Long Term Acute Care (LTAC) Hospitals

ltacMy wife, Nurse Stacey, actually works at a LTAC, so we probably need to explain what a long term acute care facility is, what types of treatments they do, what the typical patients are like, the staffing needs, and whether it is a good career possibility for certain people.

What is a LTAC? As the name implies, a LTAC is for long term treatment of certain patients with acute problems. Most of the patients will need to be treated for a month to 3 months (long term), and they have medical issues that can not be dealt with at home or a nursing home. The patients are basically too sick to be sent back home, and the treatments they need require more time than what is normally dealt with at a hospital. A long term acute care facility is a specialty hospital.

The types of treatments given at a LTAC varies widely. Many of them are there for wound care treatment (such as pressure ulcers)) that requires specialized services from people like wound care nurses. Others are there because of breathing problems which requires respiratory therapy. Some of these patients need to be weaned off of a vent, or to have other procedures performed. Many patients are there because they have serious bacterial infections that require the use of highly focused antibiotics such as Vancomycin (the typical antibiotic for MRSA treatment). In short, the treatments given at a LTAC just depends upon the diagnosis of the patient, but they all involve highly skilled personnel who are trained for treating these ailments.

What are the typical patients like at a long term acute care hospital? Out of 100 patients, roughly 50% or more of them are senior citizens, and the other half are adults age 18-54. Unlike a nursing home, patients of all ages are treated at a LTAC. While a minority, many LTAC patients are paralyzed, as paralyzed patients are more apt to develop bed sores which requires intensive treatments. The patients are very varied and come from all walks of life.

What are the staffing needs at a long term acute care facility? At most LTAC’s you will find the same personnel that are working at most hospitals. There are registered nurses, licensed practical nurses, certified nursing assistants, respiratory therapists, physical therapists, case managers, social workers, nurse liasons, occupational and speech therapists, ward clerks, dieticians, doctors, administration, receptionists, maintenance, cooks, security (if you’re lucky), and a host of others that help to make the hospital function. Depending on the number of beds and patients, you could have as few as 3 people working on a night shift, or as many as 40 or more on a busy LTAC day shift.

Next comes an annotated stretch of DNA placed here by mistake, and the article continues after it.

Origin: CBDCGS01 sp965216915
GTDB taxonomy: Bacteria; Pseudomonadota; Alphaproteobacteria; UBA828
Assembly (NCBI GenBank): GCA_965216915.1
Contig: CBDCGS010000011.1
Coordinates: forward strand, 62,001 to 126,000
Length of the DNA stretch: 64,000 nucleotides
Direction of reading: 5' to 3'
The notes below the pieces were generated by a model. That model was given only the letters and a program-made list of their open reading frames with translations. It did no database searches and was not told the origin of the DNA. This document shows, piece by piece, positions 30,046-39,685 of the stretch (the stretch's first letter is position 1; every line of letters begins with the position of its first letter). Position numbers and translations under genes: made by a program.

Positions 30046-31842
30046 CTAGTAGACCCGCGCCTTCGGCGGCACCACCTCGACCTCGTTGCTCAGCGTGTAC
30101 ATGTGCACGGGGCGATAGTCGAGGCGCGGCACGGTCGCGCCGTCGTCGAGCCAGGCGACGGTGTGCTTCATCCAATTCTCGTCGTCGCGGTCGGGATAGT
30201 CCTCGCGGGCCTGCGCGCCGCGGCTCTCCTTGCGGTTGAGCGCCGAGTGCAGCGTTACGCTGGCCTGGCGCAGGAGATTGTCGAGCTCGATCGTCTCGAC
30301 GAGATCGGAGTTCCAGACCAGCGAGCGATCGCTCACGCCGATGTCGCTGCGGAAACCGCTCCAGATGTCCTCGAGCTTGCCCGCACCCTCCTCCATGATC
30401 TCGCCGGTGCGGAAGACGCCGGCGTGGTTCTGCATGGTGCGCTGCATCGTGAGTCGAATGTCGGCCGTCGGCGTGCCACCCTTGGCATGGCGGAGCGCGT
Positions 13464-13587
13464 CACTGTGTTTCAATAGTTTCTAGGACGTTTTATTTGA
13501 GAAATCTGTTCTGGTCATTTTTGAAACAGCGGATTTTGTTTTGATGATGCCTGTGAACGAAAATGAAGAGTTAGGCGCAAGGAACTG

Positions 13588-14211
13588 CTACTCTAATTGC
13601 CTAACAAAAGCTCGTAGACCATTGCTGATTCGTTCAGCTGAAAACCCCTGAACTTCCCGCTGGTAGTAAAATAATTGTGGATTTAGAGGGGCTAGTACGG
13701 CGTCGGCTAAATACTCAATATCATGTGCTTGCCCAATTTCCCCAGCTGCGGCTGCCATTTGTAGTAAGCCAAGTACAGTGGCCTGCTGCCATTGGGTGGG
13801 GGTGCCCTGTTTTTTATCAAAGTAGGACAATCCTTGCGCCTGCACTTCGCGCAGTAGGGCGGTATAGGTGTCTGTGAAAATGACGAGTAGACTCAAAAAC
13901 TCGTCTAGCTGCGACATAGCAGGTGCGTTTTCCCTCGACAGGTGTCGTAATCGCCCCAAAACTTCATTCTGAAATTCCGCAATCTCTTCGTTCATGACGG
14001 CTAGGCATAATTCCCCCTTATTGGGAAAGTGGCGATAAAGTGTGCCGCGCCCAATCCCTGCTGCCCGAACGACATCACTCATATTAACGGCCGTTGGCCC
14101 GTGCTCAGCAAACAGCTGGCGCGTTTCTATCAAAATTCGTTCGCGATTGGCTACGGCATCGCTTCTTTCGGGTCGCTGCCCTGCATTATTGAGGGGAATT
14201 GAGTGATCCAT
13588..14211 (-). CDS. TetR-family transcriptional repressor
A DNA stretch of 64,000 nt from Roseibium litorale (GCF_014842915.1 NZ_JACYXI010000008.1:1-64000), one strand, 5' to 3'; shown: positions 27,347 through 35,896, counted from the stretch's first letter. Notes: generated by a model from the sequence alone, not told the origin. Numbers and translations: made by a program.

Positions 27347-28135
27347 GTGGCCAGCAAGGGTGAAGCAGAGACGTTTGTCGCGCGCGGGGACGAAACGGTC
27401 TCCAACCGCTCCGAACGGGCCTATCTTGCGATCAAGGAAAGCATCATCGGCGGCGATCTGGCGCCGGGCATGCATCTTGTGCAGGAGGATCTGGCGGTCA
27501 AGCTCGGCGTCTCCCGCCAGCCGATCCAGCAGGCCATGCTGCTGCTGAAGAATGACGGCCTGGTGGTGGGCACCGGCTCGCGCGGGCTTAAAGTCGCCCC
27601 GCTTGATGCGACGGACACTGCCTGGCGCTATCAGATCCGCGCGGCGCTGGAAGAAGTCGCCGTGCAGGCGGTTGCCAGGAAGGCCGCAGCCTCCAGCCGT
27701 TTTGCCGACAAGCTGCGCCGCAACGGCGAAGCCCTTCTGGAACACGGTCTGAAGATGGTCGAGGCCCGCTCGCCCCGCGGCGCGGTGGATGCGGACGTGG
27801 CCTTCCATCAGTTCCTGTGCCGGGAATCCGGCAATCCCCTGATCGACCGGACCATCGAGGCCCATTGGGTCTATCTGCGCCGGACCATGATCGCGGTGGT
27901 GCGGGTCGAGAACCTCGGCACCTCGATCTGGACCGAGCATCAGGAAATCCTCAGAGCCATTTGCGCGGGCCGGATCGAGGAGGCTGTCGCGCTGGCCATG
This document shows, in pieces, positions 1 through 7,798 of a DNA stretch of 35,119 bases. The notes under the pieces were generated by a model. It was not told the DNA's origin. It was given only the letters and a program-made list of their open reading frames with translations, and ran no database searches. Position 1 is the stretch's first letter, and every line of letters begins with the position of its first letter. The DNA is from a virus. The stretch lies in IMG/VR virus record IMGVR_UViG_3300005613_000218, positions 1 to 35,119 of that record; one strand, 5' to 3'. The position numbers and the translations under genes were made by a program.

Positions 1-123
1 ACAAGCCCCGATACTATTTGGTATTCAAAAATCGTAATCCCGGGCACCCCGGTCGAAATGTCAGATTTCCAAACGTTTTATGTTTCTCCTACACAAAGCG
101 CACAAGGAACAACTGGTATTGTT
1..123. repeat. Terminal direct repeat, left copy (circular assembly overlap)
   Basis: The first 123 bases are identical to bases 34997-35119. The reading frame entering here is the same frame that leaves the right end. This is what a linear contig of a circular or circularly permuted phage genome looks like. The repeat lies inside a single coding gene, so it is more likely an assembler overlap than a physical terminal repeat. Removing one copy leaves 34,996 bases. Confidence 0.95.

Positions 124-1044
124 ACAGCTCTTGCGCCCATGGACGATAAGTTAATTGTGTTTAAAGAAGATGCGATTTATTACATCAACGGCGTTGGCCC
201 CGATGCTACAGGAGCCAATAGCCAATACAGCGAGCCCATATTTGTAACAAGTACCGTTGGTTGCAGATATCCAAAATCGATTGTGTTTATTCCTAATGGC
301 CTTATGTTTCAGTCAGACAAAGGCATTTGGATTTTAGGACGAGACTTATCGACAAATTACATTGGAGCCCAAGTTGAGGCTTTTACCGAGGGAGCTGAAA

Is working at a LTAC a good career for nurses and other healthcare workers? It could be. Like any job, it usually comes down to the people that you are working with/for. If you are interested in working at this type of facility you will need a very strong stomach to deal with the sights and smells from the wounds, and you will also likely need to be a multitasking type of person to deal with the wide variety of treatments and patients.

If you have any questions about working at a LTAC, feel free to leave a question in the comment box below. If I can’t answer you, I will talk my wife into helping. Thank you for reading!

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George Tall

Author at Hug Your Nurse
George Tall works in the legal field, is a father of three, and a husband of a RN for 25 years. He enjoys writing about everything, especially nursing! He has been writing for a living, at least partially, since around 2000. As an author on dozens of websites, he enjoys being factual, while spinning a bit of humor where possible.
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